Nick Fairall’s Inspirational Speech on Mental Fitness

NYSEF alum and 2014 Olympian, Nick Fairall spoke on the importance of developing one’s mental fitness by sharing the lessons he’s learned from his career as a professional athlete and how they played a major role throughout his life, and in his recovery from a spinal cord injury.

“ We as athletes have an amazing opportunity to develop ourselves mentally.

We have the ability to consistently test and push our mental strength just from the sports and the competitions we participate in.  

So go out and begin to learn from every situation. Whether it’s a success or failure, LEARN FROM IT! Read books that will make you better, learn and study world-class athletes, and

find what works best for you and implement them into your life! Because developing your mental strength and fitness, will not just give you better results, they will give you a better Life!”

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Transcript from Fairall’s speech — Below:

Leading up to the 2010 Olympic season, I was jumping well, getting good results, and had confidence in myself. I was a Favorite to make the U.S. Olympic team; however, at the time, I wasn’t very strong mentally.

After a few bad results, my performances began to waiver.

As a result, I continued to fall apart. One of my lifelong dreams of becoming an Olympian began to slip away.

I went from being in the 1st TO BE Selected, the 1st NOT Selected to the Olympic team.

I was devastated.

It put me into a very depressed state, but in those dark times, I began to learn the importance of mental fitness.

I realized that mental strength is something you have to develop. Our brains are absolutely extraordinary and fascinating things, but they act just like a muscle.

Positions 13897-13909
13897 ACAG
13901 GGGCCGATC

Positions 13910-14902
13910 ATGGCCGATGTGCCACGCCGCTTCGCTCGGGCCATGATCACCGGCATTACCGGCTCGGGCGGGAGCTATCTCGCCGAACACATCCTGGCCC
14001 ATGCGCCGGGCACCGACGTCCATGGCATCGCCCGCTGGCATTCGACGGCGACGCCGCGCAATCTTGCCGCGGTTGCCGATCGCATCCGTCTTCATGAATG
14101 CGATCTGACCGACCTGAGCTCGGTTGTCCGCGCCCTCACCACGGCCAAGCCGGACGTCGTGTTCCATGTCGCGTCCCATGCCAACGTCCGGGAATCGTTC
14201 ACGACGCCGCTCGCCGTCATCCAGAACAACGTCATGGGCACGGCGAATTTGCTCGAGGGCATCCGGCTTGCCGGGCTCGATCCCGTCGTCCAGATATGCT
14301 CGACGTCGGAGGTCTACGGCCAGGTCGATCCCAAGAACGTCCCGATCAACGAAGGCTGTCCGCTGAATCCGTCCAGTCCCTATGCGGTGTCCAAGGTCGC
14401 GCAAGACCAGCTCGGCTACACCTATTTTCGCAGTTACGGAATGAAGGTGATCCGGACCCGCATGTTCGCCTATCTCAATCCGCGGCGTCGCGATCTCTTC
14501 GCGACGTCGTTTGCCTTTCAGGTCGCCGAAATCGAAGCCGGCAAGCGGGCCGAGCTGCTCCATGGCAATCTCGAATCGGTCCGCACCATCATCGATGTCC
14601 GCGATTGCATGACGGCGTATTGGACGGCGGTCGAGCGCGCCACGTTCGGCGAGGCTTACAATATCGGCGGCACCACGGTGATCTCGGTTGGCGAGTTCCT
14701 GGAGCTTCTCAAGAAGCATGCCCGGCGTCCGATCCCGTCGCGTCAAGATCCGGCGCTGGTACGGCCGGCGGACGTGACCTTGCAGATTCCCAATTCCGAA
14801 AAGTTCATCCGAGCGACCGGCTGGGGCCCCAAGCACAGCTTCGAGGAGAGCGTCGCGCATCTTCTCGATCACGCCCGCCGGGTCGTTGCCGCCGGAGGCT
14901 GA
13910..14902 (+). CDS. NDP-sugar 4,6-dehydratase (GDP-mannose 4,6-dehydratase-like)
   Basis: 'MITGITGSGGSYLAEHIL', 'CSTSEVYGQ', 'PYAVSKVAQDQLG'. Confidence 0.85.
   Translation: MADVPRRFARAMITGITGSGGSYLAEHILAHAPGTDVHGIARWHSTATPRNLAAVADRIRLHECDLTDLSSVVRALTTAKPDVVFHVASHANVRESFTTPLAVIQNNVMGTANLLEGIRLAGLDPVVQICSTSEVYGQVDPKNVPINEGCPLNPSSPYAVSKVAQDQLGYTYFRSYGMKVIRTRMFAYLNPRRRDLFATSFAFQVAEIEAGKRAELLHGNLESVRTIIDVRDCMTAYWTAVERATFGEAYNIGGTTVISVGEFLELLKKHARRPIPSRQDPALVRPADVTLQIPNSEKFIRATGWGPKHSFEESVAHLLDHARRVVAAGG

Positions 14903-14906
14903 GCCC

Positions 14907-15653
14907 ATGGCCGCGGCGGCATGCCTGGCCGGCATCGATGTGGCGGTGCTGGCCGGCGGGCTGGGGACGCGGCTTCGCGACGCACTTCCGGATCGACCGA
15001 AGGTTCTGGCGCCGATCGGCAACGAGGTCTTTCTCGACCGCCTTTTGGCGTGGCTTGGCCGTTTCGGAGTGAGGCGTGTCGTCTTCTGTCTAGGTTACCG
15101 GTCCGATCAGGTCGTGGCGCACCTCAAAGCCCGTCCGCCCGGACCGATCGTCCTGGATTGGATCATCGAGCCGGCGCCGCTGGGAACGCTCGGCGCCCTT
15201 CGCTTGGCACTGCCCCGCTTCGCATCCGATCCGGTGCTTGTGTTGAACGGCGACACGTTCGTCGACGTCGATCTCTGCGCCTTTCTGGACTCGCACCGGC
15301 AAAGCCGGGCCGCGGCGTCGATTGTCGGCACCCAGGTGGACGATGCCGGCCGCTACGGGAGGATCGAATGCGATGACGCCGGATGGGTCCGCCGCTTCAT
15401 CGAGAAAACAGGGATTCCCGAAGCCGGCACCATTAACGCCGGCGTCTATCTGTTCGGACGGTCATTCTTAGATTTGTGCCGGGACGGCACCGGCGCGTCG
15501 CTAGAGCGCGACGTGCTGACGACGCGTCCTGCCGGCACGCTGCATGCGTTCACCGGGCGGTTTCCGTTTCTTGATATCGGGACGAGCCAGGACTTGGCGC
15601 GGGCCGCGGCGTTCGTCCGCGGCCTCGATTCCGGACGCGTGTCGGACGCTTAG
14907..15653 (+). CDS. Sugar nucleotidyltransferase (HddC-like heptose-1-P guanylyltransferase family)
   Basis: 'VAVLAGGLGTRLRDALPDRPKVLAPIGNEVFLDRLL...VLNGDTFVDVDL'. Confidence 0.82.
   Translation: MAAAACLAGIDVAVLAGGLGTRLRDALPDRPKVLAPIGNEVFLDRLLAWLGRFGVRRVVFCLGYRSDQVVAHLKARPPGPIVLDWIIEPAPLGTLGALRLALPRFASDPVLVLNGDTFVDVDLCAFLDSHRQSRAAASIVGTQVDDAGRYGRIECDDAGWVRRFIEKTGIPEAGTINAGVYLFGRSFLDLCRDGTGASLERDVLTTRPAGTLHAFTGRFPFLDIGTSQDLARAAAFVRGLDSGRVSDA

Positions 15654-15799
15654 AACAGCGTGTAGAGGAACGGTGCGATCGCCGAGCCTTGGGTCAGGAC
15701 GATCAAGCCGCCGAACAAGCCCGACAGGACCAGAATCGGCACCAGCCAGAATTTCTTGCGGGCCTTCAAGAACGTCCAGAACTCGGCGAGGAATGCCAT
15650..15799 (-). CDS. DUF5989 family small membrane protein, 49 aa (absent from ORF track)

The more you work and the more you train, the stronger and more flexible it becomes. So after failing to make the team in 2010, I realized the importance of training your brain and developing one’s mental fitness.

I would read books, I would study athletes who were better than me, and I focused more on the process instead of the final result. I actively searched for things that made me better, and I made them my bad habits.

And so I started my rise back up. I became stronger; both physically and mentally.

And four years later, I won U.S. Olympic Trials, securing a spot on the 2014 U.S. Olympic Team.

I was ecstatic and I was proud and honored to represent our country at the Olympic Games!

But the thing is, we, as athletes, never truly understand, or appreciate,

the mental strength that we can develop as athletes and how important truly is.

Until life takes a turn on us.

2 years ago, life took a turn on me, and I crashed while competing in a World Cup. I broke my back and suffered a spinal cord injury which left me paralyzed.

This was a true test. It tested me mentally and tested me physically.

But my time as an athlete set me far ahead and gave me a significant boost in my recovery.

That boost was the difference between sitting on the couch and feeling sorry for myself,

OR going out and doing the things that I want to do, continue to push forward while still enjoying my life to the best of my ability and doing the things that I love!

Whether it’s adaptive waterskiing or alpine skiing,

I’m not going to let anything stand in my way!

So I highly encourage all of you

to start working on and developing your mental fitness

We as athletes have an amazing opportunity to develop ourselves mentally.

We have the ability to consistently test and push our mental strength just from the sports and the competitions we participate in.

So go out and begin to learn from every situation.

Whether it’s a success or failure, LEARN FROM IT!

Read books that will make you better, learn and study world-class athletes, and

find what works best for you and implement them into your life!

Because developing your mental strength and fitness, will not just give you better results, they will give you a better life!